In World War I, the Smiths had six maternal uncles fight overseas while their father served stateside due to a hernia.
In World War II, the family had eight brothers serve. Jim is the eldest, now 94. His brother, 92, lives next door.
Jim’s three sons continued the tradition. All are now retired from the Army National Guard. His two grandsons served in Iraq.
“We loved our country,” Jim said. “I don’t consider myself a hero, but I figured I had to do my part.”
Jim and Bill were raised in rural Ewing. The family, which has four younger sisters in addition to the brothers, later moved to Hamilton.
During the Depression, their father, a machinist, couldn’t get work. He eventually joined the Works Project Administration in Trenton.
Jim dropped out of high school to work for the Civilian Conservation Corps in northern Idaho. He worked planting trees where forest fires had occurred. He was seventeen.
Jim stayed nearer to home, working for the Mercer Rubber Company in Hamilton Square.
“The job was boring. I couldn’t wait to be drafted, so I signed up,” Jim said.
At the age of 20, Jim joined the Army Air Corps and became a radio operator for the First Air Division of the Eighth Air Force.
He flew with thousands of B-24s across the English Channel, part of the inspiration for the film Twelve O’Clock High. Allergies made it difficult for him to breath at high altitudes, so he was transferred to headquarters in Huntington, England.
Jim was later sent to France to work a mobile radio unit until the end of the war. His job was to communicate with Headquarters about targets using coded messages.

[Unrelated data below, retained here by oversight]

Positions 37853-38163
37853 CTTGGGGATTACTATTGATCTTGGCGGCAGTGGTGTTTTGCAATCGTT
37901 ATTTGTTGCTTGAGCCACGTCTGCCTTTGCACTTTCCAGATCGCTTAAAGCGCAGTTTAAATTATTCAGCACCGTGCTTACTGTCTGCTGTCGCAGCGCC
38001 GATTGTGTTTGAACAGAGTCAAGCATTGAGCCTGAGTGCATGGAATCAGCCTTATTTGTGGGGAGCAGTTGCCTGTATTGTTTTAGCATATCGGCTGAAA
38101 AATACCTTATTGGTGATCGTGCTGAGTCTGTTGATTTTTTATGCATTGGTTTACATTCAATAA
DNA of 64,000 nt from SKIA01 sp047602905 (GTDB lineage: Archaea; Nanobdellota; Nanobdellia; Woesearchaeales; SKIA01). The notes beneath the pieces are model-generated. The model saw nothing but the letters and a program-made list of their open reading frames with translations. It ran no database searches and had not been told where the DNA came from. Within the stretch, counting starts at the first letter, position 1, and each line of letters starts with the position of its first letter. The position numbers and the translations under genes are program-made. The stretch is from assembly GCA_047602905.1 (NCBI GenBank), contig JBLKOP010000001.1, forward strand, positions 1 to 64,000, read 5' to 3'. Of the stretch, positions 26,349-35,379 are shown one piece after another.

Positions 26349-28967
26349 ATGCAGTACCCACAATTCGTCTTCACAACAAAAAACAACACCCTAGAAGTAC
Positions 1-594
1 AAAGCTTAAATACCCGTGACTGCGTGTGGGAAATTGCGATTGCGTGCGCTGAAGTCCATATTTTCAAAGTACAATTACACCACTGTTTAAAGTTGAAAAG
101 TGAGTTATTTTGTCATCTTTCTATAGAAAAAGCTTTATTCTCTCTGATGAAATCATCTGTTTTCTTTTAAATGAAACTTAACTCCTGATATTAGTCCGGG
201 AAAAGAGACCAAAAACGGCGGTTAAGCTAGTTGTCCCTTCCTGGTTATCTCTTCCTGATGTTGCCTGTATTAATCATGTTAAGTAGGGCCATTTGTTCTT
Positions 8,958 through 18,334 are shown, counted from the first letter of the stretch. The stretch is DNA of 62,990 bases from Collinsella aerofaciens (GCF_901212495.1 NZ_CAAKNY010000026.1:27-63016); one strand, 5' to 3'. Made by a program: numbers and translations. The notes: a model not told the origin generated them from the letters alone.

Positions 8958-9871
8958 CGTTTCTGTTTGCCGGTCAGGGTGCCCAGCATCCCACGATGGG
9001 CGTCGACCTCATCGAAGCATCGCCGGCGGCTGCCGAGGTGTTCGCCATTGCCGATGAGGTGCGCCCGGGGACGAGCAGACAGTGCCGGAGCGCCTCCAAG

He had close calls. Once, he was in a farmer’s field beside a barn when a German patrol came along. The farmer dumped hay on his truck, and Jim waited for the patrol to pass.
“Other than that I was pretty safe. You get used to it. It’s not like the infantry, who were under fire all the time, for us it was occasional times we were in danger.”
He feels that he is fortunate that he didn’t fly since the Eighth Air Force lost 25,000 men or fight in the infantry like his brother Bill.
During the Battle of the Bulge, at Christmas, Jim received a gift of humanity from a German pilot. “One time I was in my truck sending a message when a plane came over, and I had to jump out and run like the devil to get out of there.”
The American soldiers were surprised when, on Christmas Eve, the German pilot wagged his wings and kept on flying.
Bill was less fortunate in the infantry. When he was still 18 years old, he was wading in chest-deep water onto Omaha Beach. He was part of the replacements for the men who were killed in the D-Day invasion four days before. They made it to the beach while under constant mortar fire.
They were assigned to digging trenches. Just as they finished, the Germans began shooting at them. “They told us it was the Germans’ way to welcome us.”
Bill remembers seeing the dead bodies. “They were laying on the ground,” he said. “One had a newspaper over his face, the other was down in a ditch, and he was in a praying position. We started looking, and they said, ‘Move it up, never mind them.’”
Bill was injured in the town of Vire on August 3, 1941, during the Battle of Saint-Lô in Normandy. Most of the town was destroyed in the fighting. The Germans had the barn Bill was hiding in surrounded, so he ran and was hit from behind by a tank shell.
“I blew my [right] hand off, had internal injuries, lost partial hearing from the war … I have two ribs missing, and dislocated another rib in 1965 … and have pieces of shrapnel in two parts of my body that were inoperable – the back of my head and lower spine,” Bill said.
His life was saved by a mandolin strapped to his back. He had picked it up as a souvenir.
He received the Purple Heart and the Bronze Star with an oak leaf cluster.
His injuries were so extensive that a buddy he ran into after the war acted as if he saw a ghost. They had been told Bill didn’t survive the wounds.
Bill returned to the States and underwent operations and therapy in Atlantic City. When he was discharged, he took a cab home from the train station. The cabbie refused payment, saying, “You don’t owe me anything. You’ve paid your price.”